After failing, give yourself an honest assessment of what happened and move on. My most critical mistake was that I had no off-location backups and no insurance. These mistakes led to bigger problems.

2. Who caused it?

Many people refuse to accept responsibility for their actions. I could have concluded the mess I was in was in no way my fault since I did not rob myself. Then I would have kept operating with the psyche of a victim. However, that would not have been completely honest since I did not take pre-emptive measures to guard against such events.

It would also have been unfair to keep blaming myself under the circumstances since other people played negative roles that far outweighed whatever mistakes I made.

Find the balance between accepting responsibility and being realistic.

3. What is left?

There is a tendency to exaggerate the problem while you are facing it. Guess what? You are never left with nothing! I discovered that the most important asset I had was not my equipment, but me!

4. What is the message in the mess?

No matter how bad things look, there is always something to learn. In my case, the mess was what freed me from distractions and allowed me to see my strength.

A fine way to discover the message is to admit to yourself that life happens! Stop lamenting or wallowing in self-pity. Spend that energy figuring out how to get out of the mess!

5. What do you need to change?

Sometimes, failing is a sign that you need to change your approach, methodology or even your solution.

In my organisation, training was just an extra source of income. The experience of being robbed made me put training at the centre and created a genuine desire to fight unemployment.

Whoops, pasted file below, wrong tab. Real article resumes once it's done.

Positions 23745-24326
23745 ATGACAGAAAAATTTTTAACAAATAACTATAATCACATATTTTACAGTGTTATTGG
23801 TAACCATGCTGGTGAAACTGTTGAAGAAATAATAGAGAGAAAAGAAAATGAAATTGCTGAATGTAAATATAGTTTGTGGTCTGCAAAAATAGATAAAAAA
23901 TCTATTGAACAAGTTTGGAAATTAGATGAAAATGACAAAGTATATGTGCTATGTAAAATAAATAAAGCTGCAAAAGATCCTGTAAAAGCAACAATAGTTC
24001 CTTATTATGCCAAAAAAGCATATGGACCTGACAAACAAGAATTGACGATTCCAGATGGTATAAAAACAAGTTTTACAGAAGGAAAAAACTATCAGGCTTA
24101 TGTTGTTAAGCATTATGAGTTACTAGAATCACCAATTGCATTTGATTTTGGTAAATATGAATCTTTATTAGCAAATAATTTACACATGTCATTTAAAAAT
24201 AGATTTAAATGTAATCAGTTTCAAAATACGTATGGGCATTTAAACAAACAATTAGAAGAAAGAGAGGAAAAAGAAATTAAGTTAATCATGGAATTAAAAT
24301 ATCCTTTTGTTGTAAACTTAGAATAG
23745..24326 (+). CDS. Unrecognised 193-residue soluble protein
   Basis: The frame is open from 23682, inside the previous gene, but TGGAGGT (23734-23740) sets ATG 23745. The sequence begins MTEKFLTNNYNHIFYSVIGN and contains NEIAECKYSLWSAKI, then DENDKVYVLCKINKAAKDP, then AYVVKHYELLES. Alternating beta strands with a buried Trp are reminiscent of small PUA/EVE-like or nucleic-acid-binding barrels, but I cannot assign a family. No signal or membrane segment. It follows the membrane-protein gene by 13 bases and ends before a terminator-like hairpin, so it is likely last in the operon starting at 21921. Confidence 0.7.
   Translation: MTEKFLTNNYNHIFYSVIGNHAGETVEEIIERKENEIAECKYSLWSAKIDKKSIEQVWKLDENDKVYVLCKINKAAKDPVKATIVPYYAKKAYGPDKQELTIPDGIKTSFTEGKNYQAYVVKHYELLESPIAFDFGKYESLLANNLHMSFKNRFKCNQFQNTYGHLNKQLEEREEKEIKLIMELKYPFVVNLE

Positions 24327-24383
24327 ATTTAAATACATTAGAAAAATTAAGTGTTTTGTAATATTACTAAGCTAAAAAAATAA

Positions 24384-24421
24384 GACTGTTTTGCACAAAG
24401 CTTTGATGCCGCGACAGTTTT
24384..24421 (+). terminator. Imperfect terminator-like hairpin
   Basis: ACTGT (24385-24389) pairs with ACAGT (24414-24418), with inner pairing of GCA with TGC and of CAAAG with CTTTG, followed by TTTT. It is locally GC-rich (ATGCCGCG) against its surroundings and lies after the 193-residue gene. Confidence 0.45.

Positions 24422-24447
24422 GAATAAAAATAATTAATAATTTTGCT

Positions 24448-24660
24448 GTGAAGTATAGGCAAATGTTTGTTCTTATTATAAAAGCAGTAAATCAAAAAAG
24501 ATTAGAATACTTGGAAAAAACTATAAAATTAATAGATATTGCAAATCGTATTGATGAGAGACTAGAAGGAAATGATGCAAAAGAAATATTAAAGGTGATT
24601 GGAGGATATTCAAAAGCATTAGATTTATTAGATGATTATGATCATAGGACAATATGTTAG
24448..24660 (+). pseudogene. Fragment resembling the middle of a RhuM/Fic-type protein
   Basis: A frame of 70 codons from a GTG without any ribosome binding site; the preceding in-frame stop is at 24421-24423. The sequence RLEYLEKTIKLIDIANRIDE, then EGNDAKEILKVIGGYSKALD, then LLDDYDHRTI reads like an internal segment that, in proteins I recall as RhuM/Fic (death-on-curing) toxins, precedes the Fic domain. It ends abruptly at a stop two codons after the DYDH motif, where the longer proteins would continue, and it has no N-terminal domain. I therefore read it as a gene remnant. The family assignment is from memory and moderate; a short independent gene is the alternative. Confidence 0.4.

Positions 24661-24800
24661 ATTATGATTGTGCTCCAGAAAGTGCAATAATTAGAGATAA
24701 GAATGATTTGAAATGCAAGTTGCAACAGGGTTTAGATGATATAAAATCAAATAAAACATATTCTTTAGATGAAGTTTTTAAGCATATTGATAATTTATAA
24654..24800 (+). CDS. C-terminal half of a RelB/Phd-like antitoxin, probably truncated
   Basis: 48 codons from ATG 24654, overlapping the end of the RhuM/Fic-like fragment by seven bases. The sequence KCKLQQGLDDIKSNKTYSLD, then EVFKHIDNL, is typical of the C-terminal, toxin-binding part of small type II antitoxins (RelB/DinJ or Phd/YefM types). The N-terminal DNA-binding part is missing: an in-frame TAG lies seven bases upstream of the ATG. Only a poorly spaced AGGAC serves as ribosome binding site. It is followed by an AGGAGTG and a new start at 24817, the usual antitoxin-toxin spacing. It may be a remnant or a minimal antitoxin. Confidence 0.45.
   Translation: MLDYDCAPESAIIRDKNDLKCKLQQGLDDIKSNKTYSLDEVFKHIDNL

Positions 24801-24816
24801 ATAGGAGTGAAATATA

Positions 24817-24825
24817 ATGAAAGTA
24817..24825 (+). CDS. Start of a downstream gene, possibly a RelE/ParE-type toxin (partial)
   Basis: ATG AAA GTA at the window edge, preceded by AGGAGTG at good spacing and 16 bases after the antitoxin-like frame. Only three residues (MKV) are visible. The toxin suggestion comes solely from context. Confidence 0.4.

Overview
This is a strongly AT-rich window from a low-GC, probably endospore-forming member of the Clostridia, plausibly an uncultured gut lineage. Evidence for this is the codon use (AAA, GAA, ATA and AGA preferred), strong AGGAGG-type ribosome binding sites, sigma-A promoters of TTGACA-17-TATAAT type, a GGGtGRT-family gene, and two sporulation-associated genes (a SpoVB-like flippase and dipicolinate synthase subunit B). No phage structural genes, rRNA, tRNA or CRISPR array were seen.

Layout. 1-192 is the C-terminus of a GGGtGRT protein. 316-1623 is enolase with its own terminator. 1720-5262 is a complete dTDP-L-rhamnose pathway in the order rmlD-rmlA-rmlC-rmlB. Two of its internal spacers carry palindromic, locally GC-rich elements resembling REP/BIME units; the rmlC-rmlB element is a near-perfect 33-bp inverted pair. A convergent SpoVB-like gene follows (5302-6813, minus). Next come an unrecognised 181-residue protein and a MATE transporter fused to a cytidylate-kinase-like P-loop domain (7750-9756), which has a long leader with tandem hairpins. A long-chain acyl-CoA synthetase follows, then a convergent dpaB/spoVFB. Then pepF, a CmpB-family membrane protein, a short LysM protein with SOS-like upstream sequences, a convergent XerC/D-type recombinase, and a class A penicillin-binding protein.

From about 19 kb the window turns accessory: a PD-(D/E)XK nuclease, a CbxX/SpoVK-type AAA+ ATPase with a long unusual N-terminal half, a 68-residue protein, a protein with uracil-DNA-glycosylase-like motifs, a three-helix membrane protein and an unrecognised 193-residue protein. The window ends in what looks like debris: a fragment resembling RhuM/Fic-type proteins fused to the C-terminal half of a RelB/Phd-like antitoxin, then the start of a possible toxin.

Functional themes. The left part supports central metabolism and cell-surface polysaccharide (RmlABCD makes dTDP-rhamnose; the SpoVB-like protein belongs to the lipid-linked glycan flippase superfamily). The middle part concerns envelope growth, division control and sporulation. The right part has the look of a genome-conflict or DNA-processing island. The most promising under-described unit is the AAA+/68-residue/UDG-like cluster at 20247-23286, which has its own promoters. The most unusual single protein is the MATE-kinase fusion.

6. What is your prize?

Have a well visualised picture of where you are going and the rewards you will have when you get there. These may be physical rewards or intangible things like the smiles on the faces of the people your initiative helps. Keeping this picture helps when times are hard.

Conclusion

Failing does not make you a failure. It is part of the learning process. If you handle failure well, it can be the launch pad for your next big thing!

Seven people standing in the blue sea on a beach in Ghana

Twim Academy's Mediacamp 2016 in Ghana. Image credit: Mayowa Olajide

When I could no longer pay salaries, I felt like I had failed my four members of staff. When I could no longer fuel the generators and the business came to a standstill, I felt like I had failed my clients.

Olumide Adeleye

Twim Academy's Mediacamp 2016 in Ghana. Image credit: Kunle Akanle

Have a well visualised picture of where you are going and the rewards you will have when you get there.

Olumide Adeleye

Five years ago, Morakinyo Goodness founded a school. He built a structure for hundreds of students, invested heavily in equipment and hired teachers. But a year later, he only had about 40 students. In this video by #LCJB16 winner, Olumide Adeleye, Morakinyo talks about coming up with strategy for growth when founding a social enterprise.